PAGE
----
The Baylor Bears are a team full of veterans, with a fifth-grader, recurring All-Big-12 artists and three players with national championship rings on the roster. Yet night after night, the team walks like a freshman. Keyonte George is taking collegiate basketball by storm and, as we all expected, he may not have to wait long for the varsity game.
As demonstrated at the GLOBL JAM tournament in Canada this summer, George can score the stone. What’s most impressive about his collegiate fame is not only how quickly he’s adapted to the sport’s finest competitors, but also how complete his game is.
When the Bears changed the calendar to 2023 and the Big 12 schedule, George took his score to another level. George played in by far the best basketball conference in America and has averaged more than 23 points per game in his last five competitions, including a career-high 32 on the road against West Virginia.
His season results put him fourth in the Stacked Conference, six spots higher than Kansas’ Grady Dick, who outperformed George in most mock drafts earlier in the season.
George’s stats are pretty flashy for a newbie, but his impact is best noticed when he’s not scoring, and sometimes when he’s not even on the ground. When he’s on the bench, the Bears’ offense falters, even with Adam Flagler and LJ Cryer out there.
In Saturday’s convincing 74-58 win over Oklahoma State, the Pokes had their biggest run of the game, going 10-0 in the first half with George on the bench. When the freshman checked back into the game, the Cowboys never got close again, and George was +26.
Part of his impact on offense is just the attention he draws. Because he’s a 36% three-point shooter and an experienced finisher on the rim, defense must respect him anywhere on the floor.
On top of that, he’s one of the best passers-by at the conference.
In Tuesday night’s win over Texas Tech, the Red Raiders learned how difficult George is to defend, as he knocked down five triples for 27 points and, when defense is overloaded on him, he can make the altruistic play by picking three defenders draws and making the pass for the easy flush to a teammate.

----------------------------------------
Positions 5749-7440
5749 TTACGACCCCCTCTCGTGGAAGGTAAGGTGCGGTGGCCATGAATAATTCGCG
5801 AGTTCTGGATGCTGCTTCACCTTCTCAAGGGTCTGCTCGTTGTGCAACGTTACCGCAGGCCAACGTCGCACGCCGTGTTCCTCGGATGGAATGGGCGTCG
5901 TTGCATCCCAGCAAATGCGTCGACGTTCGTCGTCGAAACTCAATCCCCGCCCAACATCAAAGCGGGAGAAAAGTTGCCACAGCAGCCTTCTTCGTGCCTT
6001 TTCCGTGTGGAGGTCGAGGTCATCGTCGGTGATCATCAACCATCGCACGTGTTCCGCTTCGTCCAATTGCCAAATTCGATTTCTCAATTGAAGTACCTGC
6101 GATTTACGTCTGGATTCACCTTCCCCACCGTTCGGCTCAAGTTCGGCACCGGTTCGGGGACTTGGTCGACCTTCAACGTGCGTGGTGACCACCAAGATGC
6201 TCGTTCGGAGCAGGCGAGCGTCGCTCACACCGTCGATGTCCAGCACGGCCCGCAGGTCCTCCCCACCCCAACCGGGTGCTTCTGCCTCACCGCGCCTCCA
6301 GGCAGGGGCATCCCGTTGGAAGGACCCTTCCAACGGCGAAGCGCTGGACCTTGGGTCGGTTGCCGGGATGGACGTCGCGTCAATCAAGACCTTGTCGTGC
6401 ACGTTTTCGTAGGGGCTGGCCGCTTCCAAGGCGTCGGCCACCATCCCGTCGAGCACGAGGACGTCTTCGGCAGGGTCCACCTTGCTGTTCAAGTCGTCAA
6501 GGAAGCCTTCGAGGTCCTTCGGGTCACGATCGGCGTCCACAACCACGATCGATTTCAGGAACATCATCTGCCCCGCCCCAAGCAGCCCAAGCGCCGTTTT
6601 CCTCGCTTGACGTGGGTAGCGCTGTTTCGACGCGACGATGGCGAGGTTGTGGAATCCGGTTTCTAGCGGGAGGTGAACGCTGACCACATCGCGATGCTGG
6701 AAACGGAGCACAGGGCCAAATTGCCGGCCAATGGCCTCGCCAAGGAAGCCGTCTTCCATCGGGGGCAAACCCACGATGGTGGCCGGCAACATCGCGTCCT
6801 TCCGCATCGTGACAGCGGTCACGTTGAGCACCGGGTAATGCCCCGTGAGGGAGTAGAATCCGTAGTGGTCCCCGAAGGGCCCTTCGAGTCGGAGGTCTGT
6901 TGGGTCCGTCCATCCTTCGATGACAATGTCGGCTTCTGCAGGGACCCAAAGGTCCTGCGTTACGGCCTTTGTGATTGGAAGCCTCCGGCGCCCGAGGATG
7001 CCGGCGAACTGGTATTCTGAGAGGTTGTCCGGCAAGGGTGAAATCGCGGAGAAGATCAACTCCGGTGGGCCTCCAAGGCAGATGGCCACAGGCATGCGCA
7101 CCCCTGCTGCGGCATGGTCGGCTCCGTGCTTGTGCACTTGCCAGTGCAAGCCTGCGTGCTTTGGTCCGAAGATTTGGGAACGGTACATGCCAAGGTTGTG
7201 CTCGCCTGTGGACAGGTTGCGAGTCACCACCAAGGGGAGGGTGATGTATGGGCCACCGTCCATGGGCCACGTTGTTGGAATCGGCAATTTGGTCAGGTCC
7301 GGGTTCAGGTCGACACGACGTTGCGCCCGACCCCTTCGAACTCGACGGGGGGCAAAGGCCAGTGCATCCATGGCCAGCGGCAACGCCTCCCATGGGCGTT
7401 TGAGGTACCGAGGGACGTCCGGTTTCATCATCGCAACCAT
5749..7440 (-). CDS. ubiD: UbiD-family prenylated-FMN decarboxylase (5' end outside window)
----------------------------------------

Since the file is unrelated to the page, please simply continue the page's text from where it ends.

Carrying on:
Defensively, he’s not Davion Mitchell or Jeremy Sochan like Bears fans have seen over the past few years, but he’s getting better game by game. His burgeoning physicality and length make him a useful defender in the NBA.
He can defend multiple positions and, even as a 19-year-old, has already reached the physicality of the Big 12, which is only a small step away from the NBA in that sense.
In terms of his torrent, the way he controls the game and his ability to finish, his game is uncannily similar to Jason (now Jay) Williams when he played at Duke in the early 2000s.
Williams stayed three years, so he snagged a national championship and an International of the Year award, and was drafted No. 2 overall in 2002. Things are different now and we probably won’t see that development in George’s game in college, but their games are eerily similar, which bodes well for Baylor.
Two months into his first season, George has lived up to the hype and already established himself as a lottery player. As long as he stays healthy, his blueprint pool will only increase.
Because of his hot streaks when shooting the ball, his way of dominating the game, and ability to make winning plays rather than just the flashy ones, the Bears will go just as far as George can carry them, with a little help from one excellent supporting cast.
Keep following Cameron Stuart Twitter
Want the latest breaking and inside news for the Baylor Bears? Click here
Keep following Inside the Bears Twitter and Facebook
Make sure you subscribe to our daily podcast @LockedOnBaylor today! Click here Listen.
Want more Baylor Bears news? Check out the SI.com team page here